Gerald Berard from the Kimberley local of the Canadian Union of Postal Workers visited Kimberley City Council this week seeking support in their efforts to stop plans by Canada Post to end home delivery.
Canada Post announced in December that they were phasing out door-to-door delivery of regular mail to urban residents and increasing the cost of postage in a major move to try to reduce significant, regular losses.
“Kimberley is the smallest letter carrier depot in Canada,” Berard told Council. “Our community will be one of the first for letter carrier service to be cut.”
He said that it has been announced that small communities will lose service first and it is assumed that Kimberley will be one of them. The time line is likely this year.
Berard said that CUPW recognizes that Canada Post is a federal responsibility, but anything the City could do in terms of a motion of support would be appreciated.
And he said that in addition to seniors being forced to walk quite some distance to community mailboxes — something which they are not always physically capable of doing — those mailboxes are vulnerable to break-ins, which can lead to identity theft.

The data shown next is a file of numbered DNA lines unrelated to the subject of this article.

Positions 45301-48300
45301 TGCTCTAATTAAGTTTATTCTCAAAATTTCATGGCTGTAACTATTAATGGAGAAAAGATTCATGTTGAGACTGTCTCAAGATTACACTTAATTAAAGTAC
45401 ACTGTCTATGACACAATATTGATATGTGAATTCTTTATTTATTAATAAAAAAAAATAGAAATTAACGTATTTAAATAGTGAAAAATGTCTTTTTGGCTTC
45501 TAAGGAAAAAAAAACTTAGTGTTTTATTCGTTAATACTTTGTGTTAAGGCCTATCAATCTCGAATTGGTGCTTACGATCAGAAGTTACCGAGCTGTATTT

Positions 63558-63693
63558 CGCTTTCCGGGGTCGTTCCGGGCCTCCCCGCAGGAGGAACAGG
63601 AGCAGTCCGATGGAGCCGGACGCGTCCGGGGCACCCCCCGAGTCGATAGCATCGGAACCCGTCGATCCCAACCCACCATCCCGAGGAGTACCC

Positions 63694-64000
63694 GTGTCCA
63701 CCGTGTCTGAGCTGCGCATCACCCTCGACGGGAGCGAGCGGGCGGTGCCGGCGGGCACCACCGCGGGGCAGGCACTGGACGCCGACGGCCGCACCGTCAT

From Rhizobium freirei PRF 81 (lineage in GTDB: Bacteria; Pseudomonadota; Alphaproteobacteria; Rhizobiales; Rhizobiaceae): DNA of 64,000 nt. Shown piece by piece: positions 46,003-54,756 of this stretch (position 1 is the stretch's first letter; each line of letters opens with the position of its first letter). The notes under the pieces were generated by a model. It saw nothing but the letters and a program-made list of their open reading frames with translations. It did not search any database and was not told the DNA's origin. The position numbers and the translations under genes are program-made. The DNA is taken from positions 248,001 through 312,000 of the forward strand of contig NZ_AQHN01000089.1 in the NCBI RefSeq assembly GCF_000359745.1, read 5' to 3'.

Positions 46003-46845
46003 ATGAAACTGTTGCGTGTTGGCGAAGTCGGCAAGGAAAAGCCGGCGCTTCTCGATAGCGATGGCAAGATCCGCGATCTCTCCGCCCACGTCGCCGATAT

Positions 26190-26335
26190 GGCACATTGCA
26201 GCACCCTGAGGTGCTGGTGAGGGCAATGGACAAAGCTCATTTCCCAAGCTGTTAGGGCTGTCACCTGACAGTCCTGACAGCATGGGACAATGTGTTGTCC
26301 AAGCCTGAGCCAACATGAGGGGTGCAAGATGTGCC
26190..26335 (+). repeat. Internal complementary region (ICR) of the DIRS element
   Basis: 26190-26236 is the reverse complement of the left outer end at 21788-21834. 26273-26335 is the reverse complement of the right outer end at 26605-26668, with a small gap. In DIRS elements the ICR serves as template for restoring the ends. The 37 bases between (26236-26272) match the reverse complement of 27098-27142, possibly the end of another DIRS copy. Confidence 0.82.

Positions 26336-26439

Community mailbox sites are also eyesores, he said, with litter piling up as people discard unwanted mail like flyers. Canada Post will not put recycling containers at community mailbox sites, Berard said as their policy is to deliver mail, not take it away.
Not only that, but there is a huge increase to stamp prices coming as well. He also said that the local taxi company will have a hard time surviving if they lose the Canada Post contract.
The point Berard wanted to make was that the cuts aren’t necessary. CUPW believes that the claims by Canada Post that they will lose a billion dollars a year by 2020 are simply not true.
“We need to look at the facts,” he said. “Canada Post said they would lose $250 million in 2012, but it made a $94 million profit. You can’t believe them. The only year Canada Post lost money was 2011 when they had to pay a wage equity settlement and had a two week lockout. Aside from that, Canada Post has not lost money in ten years. Things are not as bleak as they say. It’s just a clear agenda for privatization.
“Raising rates and cutting service is just a bad plan.”
Berard says the CUPW believes that going into financial services would be a better route for the post office. Not only would it provide financial services not available in many small communities but many other countries have found that it works for their postal services.
Berard promised that the CUPW would make the plans for Canada Post an issue in municipal elections next November.